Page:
Thereafter, learned Counsel for the 3rd Respondent (INEC), J. Olabode Makinde Esq., who had similarly filed a Notice of Preliminary Objection challenging the competency of the Appeal on 10-03-2016, adopted the arguments in support thereof contained at pages 6-10 of the 3rd Respondents Brief of argument deemed filed on 23-02-2016, and urged the Court to strike out the Appeal for the reasons canvassed therein. Ibrahim Effiong Esq., on behalf of the 1st and 2nd Respondents, associated himself with the arguments canvassed by the 3rd Respondent. On his part, Abbas Ajiya, Esq., stated that he did not file a Reply Brief in answer to the 3rd Respondents objection because the objection is no different from that of the 1st and 2nd Respondents. Consequently, he adopted the Appellants Reply to the 1st and 2nd Respondents objection as also his response to the 3rd Respondents objection. He again urged the Court to discountenance the objection and proceed to hear the Appeal. Rulings on the two sets of preliminary objections were therefore reserved to be delivered along with the Judgment in the substantive Appeal.
In respect of the substantive Appeal, Mr. Ajiya, learned Counsel for the Appellant, submitted that the Appeal is against the Ruling of the Federal High Court sitting in Jalingo delivered on 17-05-2015, which Ruling is contained at pages 246 to 258 of the printed Record of proceedings. As there were two Rulings delivered by the Court on the same date, he clarified that there is no Appeal against the second Ruling contained at pages 259-292 of the Record. The Notice of Appeal filed on 22-10-2015 wherein the Appellant complained on nine (9) grounds, is at pages 294 to 303 of the Record. The Appellant adopted and relied on the arguments in the Appellants Brief of argument filed on 23-12-2015 in urging the Court to allow the Appeal. From the nine grounds of appeal, Counsel distilled four issues for determination, which issues were duly tied to the grounds of appeal. Upon being served with the 1st and 2nd Respondents Brief of argument, the Appellant filed a Reply Brief on 09-03-2016. Learned Counsel adopted the arguments contained at pages 2 to 6 thereof as the Appellants arguments in response to the arguments of the 1st and 2nd Respondents on the Appeal. Once again, he urged the Court to allow the Appeal.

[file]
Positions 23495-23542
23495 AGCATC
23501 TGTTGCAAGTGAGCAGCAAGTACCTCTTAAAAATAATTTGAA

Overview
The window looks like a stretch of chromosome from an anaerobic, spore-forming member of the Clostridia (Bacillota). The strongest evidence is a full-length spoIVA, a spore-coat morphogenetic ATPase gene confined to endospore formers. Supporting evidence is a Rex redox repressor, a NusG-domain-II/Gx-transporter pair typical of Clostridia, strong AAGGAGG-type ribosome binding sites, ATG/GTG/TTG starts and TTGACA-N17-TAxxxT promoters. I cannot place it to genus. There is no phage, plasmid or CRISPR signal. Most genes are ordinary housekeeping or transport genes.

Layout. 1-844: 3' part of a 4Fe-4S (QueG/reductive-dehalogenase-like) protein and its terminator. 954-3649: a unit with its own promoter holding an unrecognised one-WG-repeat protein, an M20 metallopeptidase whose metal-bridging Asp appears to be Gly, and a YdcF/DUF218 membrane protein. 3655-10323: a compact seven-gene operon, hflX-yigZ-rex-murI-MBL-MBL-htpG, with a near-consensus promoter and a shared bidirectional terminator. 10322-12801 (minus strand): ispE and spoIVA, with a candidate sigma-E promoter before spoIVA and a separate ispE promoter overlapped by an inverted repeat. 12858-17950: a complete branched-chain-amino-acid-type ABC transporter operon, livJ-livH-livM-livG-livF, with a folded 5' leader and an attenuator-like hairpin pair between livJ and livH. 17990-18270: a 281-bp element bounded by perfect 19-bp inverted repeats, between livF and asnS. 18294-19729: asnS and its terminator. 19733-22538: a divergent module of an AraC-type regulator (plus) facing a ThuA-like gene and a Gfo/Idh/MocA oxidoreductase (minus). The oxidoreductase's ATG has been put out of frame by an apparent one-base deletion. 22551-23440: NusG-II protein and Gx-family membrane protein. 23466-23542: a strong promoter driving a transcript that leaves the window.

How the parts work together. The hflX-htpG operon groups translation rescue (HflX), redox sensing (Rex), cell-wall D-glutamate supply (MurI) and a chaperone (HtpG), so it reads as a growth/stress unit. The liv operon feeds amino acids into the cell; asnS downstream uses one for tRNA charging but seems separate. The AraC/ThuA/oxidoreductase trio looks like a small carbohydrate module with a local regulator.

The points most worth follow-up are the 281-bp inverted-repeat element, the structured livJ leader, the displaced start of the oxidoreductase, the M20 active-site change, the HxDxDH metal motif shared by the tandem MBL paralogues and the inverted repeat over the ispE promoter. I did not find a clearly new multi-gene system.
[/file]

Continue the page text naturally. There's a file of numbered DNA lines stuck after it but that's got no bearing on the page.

In opposing the Appeal, Mr. Ibrahim Effiong adopted and relied on the arguments canvassed in the 1st and 2nd Respondents Amended Brief of argument deemed duly filed on 23-05-2016, particularly at pages 18 to 27 thereof, in urging the Court to disallow the Appeal and dismiss same. Counsel filed an additional list of authorities on 23-05-2016.
On his part, Mr. Makinde, in the 3rd Respondents Brief of argument deemed filed on 23-03-2016, adopted issues 1 and 2 distilled by the Appellant from grounds 1 to 4 of the grounds of appeal. He however stated that the 3rd Respondent did not respond to the two other issues distilled from the other grounds of appeal. He adopted his arguments at pages 11-15 of the said Brief in urging the Court to dismiss the Appeal.